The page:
But after Louis XIV and his Court left the Tuileries did not sit empty. It was divided into apartments occupied by various courtiers or artists the King wanted to honor with a free residence in Paris. Then Louis XIV died and his  five-year old great-grandson became King under the name of Louis XV. Philippe d’Orléans, who had become Regent during his cousin’s minority, brought the government and Court back to Paris. The old Palace came back to life once again, and once again it was soon deserted by the royal family.

The young Louis XV did not like it. Soon he returned to Versailles and took the Court with him. For the next 50 years the Tuileries was once more occupied by occasional tenants, and served as a venue for concerts, plays and operas.

Tuileries hot air balloon

Tuileries hot air balloon

Louis XV died in 1774, and the new Queen, Marie-Antoinette, became quite fond of Paris, its balls, shows and amusements. She claimed one of the Tuileries’ apartments for herself and had it refurbished to she could sleep there whenever she stayed late in the capital and did not feel like returning to Versailles in the middle of the night.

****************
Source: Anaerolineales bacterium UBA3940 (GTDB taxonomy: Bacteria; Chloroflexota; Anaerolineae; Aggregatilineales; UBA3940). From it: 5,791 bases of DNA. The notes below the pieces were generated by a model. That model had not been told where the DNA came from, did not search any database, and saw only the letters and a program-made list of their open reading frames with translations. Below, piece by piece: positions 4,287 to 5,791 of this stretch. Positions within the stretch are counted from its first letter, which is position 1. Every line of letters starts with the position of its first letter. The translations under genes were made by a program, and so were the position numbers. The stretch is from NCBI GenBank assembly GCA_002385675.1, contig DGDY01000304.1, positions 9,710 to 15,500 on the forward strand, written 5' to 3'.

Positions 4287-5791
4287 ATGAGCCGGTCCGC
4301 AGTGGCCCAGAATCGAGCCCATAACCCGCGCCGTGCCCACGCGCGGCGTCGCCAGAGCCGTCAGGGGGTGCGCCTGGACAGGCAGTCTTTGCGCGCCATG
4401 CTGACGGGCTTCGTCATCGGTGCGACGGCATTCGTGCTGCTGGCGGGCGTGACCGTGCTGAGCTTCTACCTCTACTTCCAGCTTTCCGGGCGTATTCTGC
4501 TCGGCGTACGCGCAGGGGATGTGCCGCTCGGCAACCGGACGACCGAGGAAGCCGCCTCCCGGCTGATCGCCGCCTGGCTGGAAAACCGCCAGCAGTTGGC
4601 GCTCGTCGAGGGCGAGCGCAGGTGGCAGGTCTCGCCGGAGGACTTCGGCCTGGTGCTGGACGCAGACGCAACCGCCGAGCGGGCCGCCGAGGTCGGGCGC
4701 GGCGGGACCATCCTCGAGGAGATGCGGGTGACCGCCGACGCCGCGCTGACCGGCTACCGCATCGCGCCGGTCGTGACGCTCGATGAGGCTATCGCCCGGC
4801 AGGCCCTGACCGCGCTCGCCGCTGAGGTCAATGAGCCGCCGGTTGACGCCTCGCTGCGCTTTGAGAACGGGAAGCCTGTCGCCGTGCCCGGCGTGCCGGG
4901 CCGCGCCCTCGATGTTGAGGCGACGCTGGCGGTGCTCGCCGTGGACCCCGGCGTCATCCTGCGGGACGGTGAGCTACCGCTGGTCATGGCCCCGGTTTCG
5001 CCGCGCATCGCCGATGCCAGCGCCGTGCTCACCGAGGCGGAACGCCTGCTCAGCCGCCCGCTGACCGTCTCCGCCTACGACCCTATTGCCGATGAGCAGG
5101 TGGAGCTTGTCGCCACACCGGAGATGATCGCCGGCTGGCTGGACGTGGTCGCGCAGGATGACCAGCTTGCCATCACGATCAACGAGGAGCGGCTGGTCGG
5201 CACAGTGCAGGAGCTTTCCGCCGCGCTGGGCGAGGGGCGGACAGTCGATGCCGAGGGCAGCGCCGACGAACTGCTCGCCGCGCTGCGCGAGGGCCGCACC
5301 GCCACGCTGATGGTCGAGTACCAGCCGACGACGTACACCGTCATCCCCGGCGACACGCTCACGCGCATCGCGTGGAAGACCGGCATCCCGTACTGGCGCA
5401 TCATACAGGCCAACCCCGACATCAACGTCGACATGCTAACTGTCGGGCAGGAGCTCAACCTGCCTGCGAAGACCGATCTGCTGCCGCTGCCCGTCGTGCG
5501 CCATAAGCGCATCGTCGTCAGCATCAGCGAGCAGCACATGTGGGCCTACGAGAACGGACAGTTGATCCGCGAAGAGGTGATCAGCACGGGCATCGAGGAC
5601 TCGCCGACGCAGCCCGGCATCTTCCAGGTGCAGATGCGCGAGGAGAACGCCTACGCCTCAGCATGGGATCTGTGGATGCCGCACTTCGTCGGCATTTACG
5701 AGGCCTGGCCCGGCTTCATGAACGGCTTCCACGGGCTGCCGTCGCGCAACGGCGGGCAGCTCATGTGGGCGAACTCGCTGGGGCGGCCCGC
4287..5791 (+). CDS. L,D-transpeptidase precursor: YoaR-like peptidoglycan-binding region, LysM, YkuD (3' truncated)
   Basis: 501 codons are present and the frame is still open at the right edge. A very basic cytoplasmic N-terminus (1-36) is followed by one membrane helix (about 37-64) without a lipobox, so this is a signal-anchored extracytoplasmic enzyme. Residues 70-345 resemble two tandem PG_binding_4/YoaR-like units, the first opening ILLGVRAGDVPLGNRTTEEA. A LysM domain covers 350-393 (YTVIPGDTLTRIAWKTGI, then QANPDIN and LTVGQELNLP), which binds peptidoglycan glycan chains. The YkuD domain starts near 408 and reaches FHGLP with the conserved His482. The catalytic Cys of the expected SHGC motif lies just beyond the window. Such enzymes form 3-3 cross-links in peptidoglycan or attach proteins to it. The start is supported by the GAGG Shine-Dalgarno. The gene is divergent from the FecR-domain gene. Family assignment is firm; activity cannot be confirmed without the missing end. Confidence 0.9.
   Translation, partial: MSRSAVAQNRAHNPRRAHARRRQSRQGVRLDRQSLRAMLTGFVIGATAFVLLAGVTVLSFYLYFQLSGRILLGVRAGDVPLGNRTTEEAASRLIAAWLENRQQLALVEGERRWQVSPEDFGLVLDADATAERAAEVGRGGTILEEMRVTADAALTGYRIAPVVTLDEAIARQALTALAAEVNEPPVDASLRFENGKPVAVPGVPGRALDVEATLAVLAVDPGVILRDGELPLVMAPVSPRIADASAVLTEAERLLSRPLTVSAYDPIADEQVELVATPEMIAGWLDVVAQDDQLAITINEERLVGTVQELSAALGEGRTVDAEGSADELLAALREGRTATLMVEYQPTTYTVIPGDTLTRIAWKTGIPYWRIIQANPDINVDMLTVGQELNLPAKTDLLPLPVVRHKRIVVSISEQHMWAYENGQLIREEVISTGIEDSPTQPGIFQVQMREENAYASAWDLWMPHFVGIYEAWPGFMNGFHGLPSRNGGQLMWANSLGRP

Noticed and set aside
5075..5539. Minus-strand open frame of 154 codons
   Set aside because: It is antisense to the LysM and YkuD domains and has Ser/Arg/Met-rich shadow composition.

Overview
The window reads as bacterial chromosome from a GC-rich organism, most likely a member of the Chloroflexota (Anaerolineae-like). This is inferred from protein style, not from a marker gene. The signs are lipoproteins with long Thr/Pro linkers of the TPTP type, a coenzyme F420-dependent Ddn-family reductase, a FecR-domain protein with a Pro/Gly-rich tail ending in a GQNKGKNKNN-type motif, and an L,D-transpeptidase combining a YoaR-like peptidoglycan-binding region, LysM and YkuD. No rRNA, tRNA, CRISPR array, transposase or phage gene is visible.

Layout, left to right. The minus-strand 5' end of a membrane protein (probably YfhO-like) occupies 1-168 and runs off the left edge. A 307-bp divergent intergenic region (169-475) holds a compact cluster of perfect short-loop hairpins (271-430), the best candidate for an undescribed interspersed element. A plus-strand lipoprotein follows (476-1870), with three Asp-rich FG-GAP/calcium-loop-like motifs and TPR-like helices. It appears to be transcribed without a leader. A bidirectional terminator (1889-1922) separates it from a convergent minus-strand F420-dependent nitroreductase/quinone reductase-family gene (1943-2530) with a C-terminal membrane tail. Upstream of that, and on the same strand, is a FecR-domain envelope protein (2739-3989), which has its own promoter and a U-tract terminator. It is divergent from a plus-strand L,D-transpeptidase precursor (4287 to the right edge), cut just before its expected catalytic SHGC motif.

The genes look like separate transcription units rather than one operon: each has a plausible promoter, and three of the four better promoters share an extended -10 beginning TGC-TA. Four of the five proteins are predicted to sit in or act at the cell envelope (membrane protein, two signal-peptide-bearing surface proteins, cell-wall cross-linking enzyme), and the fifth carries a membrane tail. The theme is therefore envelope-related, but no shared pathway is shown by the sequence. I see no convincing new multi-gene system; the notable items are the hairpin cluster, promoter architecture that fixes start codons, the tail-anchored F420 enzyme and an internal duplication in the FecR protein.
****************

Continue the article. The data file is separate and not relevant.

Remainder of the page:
Alas the love story between the Queen and her capital did not last. Pamphlets claimed that she used her Tuileries apartment for trysts with her alleged lovers. Soon Marie-Antoinette could no longer appear in Paris without being booed. She resided in Versailles, at Trianon, in Fontainebleau, in Marly, in her own Chateau of Saint-Cloud, in all of the royal residences around Paris, but she no longer set foot in the capital or the Tuileries.

Once more the palace languished in oblivion, deserted by the royal occupants who could have made it a home. Its gardens, as they are still to this day, were a favorite spot of Parisians for a Sunday stroll. From there were launched some of the first hot air balloons in the 1780s. Yet the fact that the King, his family, Court and government kept away from Paris came to symbolize the growing distance between the monarchy and the capital. Were the Tuileries forever destined to remain an ill-loved, ill-fated residence? Well, times were changing…